Taken by Storm by Jennifer Lynn Barnes – Review

Book Jacket:

Bryn knows first-hand that being the alpha of a werewolf pack means making hard decisions, and that being human makes things a thousand times worse. She’s prepared to give up her humanity, but the wolf who promised to Change her is waiting – though for what, Bryn doesn’t know.

Still human, she must take her place in the werewolf Senate, the precarious democracy that rules the North American packs. Standing side by side with werewolves who were ancient long before she was ever born is enough of a challenge, but Bryn soon learns that the Senate has been called to deal with a problem: the kind of problem that involves human bodies, a Rabid werewolf, and memories that Bryn, Chase, and the rest of their pack would rather forget. With bodies stacking up and political pressure closing in from all sides, Bryn and her pack are going to have to turn to old enemies and even older friends for help – especially when it starts to look like this time, the monster might be one of their own.


If you’ve ever heard Stephenie Meyer talk about Breaking Dawn, you’ve probably heard her mention Shakespeare’s The Merchant of Venice as one of her main sources of inspiration, in that she wanted to write a story where the battle would be mental, where it was a game of manuevering and strategy. After I finished Taken By Storm, I couldn’t help but think: Stephenie Meyer, eat your heart out. Now THAT’S what I call a story about mental battles, about strategy and maneuvering. Taken By Storm is an intelligent, emotionally wrenching story that makes for one heck of an ending to this series.

In so many respects, this book is just…ballsy. Barnes dares to blatantly defy a major convention of the genre – I saw it coming a mile away, and I was absolutely prepared to hate it, so you can imagine my complete and utter surprise when I found myself loving it. I seriously loved it, not only because the story just dared to go there, but because Barnes laid so much groundwork leading up to that moment – and I really can’t get into it without spoilers, so let me just say, the personal ramifications for Brynn, in how it brought together the conflicts of her world, her choices, and her responsibilities, and how it made her pay such a very, very high price – oh, I loved it. And once again, can I just say how very much I LOVE that Brynn is so much more than just A Girl In Love With A Boy – her life has so much more to it than that, and let’s face it, that’s a rare thing to find in paranormal YA these days. And that aforementioned big, convention-defying moment – it’s a wow. Even though I knew it was coming, it still absolutely eviscerated me, and for me it absolutely made this book.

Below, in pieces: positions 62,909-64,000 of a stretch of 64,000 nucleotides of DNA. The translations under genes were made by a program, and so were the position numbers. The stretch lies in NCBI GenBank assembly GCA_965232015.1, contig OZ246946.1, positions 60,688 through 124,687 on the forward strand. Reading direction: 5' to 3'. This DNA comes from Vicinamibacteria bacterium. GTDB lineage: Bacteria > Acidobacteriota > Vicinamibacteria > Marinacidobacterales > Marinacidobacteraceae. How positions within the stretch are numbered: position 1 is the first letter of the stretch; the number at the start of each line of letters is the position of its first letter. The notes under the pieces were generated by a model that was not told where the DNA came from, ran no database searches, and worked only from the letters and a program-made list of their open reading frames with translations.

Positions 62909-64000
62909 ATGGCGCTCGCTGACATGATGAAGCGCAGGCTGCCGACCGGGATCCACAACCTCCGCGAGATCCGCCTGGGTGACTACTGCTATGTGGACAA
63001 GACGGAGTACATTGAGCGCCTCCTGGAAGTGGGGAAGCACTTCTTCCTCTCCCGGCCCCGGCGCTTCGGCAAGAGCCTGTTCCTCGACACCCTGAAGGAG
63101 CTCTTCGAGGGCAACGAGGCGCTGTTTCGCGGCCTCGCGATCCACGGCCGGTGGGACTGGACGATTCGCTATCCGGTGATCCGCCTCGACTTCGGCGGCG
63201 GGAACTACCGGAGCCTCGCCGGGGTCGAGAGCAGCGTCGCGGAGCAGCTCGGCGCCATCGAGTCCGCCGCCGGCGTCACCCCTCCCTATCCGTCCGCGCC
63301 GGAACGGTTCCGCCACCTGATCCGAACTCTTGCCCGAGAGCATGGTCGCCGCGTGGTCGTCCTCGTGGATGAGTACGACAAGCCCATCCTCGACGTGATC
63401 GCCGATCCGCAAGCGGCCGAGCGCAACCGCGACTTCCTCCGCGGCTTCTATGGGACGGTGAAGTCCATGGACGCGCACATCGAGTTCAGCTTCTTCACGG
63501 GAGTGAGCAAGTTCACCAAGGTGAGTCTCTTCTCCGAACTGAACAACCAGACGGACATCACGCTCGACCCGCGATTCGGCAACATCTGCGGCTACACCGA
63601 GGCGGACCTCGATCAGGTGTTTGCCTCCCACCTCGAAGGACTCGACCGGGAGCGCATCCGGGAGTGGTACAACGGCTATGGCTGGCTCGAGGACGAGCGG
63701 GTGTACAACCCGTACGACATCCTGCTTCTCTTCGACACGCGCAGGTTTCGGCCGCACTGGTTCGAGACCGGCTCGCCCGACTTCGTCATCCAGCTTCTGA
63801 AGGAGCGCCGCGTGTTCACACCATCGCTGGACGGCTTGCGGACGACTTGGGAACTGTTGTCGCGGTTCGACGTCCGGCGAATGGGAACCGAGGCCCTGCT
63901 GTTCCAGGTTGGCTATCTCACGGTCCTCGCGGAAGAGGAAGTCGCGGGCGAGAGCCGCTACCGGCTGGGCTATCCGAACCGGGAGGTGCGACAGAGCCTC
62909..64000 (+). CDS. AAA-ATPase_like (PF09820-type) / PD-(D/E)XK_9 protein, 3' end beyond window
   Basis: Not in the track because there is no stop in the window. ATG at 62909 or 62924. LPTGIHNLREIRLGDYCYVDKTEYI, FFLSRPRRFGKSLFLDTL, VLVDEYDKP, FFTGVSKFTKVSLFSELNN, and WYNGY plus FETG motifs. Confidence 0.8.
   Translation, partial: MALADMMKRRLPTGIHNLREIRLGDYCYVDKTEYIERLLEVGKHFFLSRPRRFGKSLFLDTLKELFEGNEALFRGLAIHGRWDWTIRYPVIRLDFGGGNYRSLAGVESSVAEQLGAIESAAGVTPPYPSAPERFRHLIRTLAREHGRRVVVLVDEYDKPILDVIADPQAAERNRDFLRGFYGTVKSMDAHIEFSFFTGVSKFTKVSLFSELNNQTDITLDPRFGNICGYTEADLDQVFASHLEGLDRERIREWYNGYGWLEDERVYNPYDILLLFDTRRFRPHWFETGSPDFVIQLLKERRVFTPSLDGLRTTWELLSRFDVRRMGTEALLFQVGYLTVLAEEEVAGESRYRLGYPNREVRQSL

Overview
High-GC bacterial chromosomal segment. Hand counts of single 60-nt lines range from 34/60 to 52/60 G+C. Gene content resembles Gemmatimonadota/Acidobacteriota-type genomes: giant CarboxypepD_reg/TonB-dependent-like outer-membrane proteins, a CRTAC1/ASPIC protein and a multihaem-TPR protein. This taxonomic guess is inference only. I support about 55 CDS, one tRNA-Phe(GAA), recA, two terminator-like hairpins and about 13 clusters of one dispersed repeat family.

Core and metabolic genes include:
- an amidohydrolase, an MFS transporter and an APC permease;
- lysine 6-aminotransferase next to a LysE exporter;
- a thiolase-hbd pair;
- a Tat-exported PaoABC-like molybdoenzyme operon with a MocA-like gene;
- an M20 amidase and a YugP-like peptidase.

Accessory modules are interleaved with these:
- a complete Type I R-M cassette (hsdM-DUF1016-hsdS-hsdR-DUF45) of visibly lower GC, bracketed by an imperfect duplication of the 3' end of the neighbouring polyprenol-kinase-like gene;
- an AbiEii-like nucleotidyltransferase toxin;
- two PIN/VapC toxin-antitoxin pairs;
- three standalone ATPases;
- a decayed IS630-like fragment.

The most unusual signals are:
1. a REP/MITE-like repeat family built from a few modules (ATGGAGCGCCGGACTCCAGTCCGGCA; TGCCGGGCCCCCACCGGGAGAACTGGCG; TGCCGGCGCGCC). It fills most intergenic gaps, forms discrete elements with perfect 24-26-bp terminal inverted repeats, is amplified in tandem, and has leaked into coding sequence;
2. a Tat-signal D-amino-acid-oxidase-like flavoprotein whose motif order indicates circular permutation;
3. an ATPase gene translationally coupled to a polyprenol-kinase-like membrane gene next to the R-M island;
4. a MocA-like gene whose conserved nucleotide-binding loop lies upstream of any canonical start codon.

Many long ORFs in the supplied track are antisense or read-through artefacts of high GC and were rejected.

Now I did at times find myself getting a little annoyed at Brynn – her endless ruminations of guilt were a bit repetitive, a la Harry Dresden, and there were two moments where she so blatantly missed (or ignored) the obvious that I wanted to smack her – but all in all I just can’t help but love Brynn for her tenacity. She’s a human in a werewolf world – a teenage girl responsible for the lives of so many – and she has to face down Alphas who not only could kill her so very easily, but who clearly are dying for an opportunity to do so, and there’s Brynn, armed with nothing other than brains, sheer determination and force of personality. Brynn is SMART, tough, and not afraid to hit back, all the while being indisputably the weakest person in the room, and I loved her for it. This story in particular takes Brynn to her limit – all her worst fears come into play, on so many levels, and she has to learn that there is no shame in being afraid, that fear doesn’t make her weak, on the contrary it makes her strong. Now that’s what I call a strong female character.

I’ll admit I was downright surprised by how short this book was (I believe the e-book came in around 200 pages or so) and I found myself wondering how on earth Barnes could pack a satisfying conclusion to her series into so few pages – but trust me, she does. I have to admit, I was dubious at first – not only because of the low page count, and because of the Thing Which Shall Not Be Spoiled, but also because the Supernatural Menace felt a bit underwhelming, rather like a convenient boogey-man, to me. But then, as the story unfolded, it just all came together brilliantly – the ties into Brynn’s past, the sudden left turn the plot takes, the final reveal of the machinations behind it all – this story isn’t playing checkers, it’s playing chess, and the fact that it managed to pull it off made me so very, very happy. If this does turn out to be the last book in the Raised By Wolves series (and Barnes won’t completely rule out the possibility of writing a book four someday), I think it makes for an utterly satisfying conclusion.

All in all, I have to say, of all the paranormal YA werewolf stories out there, this series is hands down my favorite. I’m sorry to see it go (if this is in fact the end), but this is still one author I plan on following for a very long time to come. Whatever Jennifer Lynn Barnes does next, I’ll be reading it.

Byrt Grade: A

As Levar Burton used to say – you don’t have to take my word for it…

Just Booking Around says:

A vivid, wrenching, entirely worthy conclusion to an excellent trilogy…There will almost certainly be a few points at which you will beg, “Don’t let it end like this!” Almost certainly a few to the tune of, “Is there honestly a way out of this?” Wordless exclamations are also not inappropriate at many spots.